However, 2020 has demonstrated that one thing is for certain, people are almost as concerned about their freedom and ability to travel as they are about their job security. This summer saw Americans taking domestic trips where possible, and Europeans jetting to the Mediterranean in search of summer sun. 

The Spanish Flu 

Alonissos island, Greece. Photo credit: Melissa Douglas

Anybody that is not an epidemiologist should not be sharing their predictions on the lifespan of a virus that they are completely unqualified to discuss. Yet realistically, it isn’t going to go on for a lifetime. Just look at the Spanish flu as a benchmark. 

The Spanish flu plagued the world for two years and infected approximately a third of the global population. However, you don’t pack for a vacation nowadays and worry about the Spanish flu do you? You don’t shout across to your spouse while sitting on your suitcase and trying to get it to close saying “Hey Sandra, any H1N1 in Greece this time of year?” No.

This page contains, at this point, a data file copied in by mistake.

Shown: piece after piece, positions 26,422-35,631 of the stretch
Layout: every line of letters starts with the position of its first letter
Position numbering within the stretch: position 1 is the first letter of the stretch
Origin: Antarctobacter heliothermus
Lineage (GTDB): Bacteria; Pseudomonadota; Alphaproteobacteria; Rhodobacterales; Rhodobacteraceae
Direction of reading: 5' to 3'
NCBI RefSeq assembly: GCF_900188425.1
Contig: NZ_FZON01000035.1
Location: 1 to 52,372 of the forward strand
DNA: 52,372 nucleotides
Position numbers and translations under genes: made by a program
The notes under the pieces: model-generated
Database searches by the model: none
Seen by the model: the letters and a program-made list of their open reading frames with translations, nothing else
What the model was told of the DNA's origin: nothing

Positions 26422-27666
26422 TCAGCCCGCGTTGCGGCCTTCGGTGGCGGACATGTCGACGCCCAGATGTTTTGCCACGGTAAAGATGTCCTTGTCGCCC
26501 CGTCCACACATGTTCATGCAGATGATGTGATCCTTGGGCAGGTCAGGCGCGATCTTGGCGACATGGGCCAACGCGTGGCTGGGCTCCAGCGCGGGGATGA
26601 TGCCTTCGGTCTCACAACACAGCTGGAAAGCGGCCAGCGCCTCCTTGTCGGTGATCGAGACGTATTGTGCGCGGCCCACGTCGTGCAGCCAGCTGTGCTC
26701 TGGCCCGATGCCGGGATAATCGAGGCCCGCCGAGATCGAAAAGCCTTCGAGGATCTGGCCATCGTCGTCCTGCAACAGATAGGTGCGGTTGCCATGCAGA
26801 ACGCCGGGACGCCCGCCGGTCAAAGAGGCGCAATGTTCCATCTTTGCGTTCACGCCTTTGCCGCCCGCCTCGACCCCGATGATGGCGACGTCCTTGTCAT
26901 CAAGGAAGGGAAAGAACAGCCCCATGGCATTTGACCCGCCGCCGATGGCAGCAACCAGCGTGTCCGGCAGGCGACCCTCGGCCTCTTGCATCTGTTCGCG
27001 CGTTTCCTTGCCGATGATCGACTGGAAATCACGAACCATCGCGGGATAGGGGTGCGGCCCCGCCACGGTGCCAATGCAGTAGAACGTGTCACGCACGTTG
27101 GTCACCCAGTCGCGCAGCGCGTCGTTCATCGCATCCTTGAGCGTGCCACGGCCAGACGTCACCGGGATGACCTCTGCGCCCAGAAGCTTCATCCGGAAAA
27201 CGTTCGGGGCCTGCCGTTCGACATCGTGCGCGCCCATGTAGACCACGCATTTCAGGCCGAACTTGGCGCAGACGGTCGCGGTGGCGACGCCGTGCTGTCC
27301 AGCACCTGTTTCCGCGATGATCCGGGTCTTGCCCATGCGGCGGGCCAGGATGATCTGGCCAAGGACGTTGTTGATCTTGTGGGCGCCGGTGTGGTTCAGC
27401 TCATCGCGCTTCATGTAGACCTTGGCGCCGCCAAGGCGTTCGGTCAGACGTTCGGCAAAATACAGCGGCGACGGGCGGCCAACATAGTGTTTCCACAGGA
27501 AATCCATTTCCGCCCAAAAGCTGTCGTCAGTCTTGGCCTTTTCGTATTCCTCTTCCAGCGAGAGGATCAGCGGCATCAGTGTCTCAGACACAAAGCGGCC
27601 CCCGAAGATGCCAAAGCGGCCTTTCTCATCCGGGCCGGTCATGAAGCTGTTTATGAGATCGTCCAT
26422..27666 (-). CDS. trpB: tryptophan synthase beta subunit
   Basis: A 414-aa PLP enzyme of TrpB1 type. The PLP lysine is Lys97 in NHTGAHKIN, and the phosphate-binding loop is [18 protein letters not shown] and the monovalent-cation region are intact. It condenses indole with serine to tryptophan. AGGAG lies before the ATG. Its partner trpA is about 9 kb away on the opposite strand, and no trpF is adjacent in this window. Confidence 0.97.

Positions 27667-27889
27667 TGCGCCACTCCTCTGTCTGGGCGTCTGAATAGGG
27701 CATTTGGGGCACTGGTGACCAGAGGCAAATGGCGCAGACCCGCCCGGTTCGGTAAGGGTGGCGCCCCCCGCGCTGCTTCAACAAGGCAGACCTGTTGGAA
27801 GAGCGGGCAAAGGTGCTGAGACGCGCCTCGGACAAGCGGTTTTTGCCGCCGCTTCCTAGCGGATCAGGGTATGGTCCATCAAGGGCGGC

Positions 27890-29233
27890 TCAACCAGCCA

This Too Shall Pass

Skopelos island, Greece. Photo Credit: Melissa Douglas

What is happening is more of a short term hiatus than a full regression of the culture of travel. We will travel freely again. We just have to be patient. Until then, eat your vegetables, mind your business, and turn off the news. Your mental health will thank you for it. Pessimistic predictions don’t help anybody. What we need right now is a little faith. 

There will be casualties, yes. Tour operators that go out of business, hotels that seal their doors forever, Travel Writers that close their laptops for good –  an unfortunate byproduct of the pandemic. Yet you will travel again. You will have the opportunity to venture to all of the beautiful places you’ve always wanted to explore.

A major difference? This time you will appreciate it more than ever.

About the Author
Melissa Douglas is a professional travel writer and full-time digital nomad from the UK. She manages www.highheelsandabackpack.com - a trusted solo female travel website, which she uses as a platform to encourage women to push themselves outside of their comfort zones.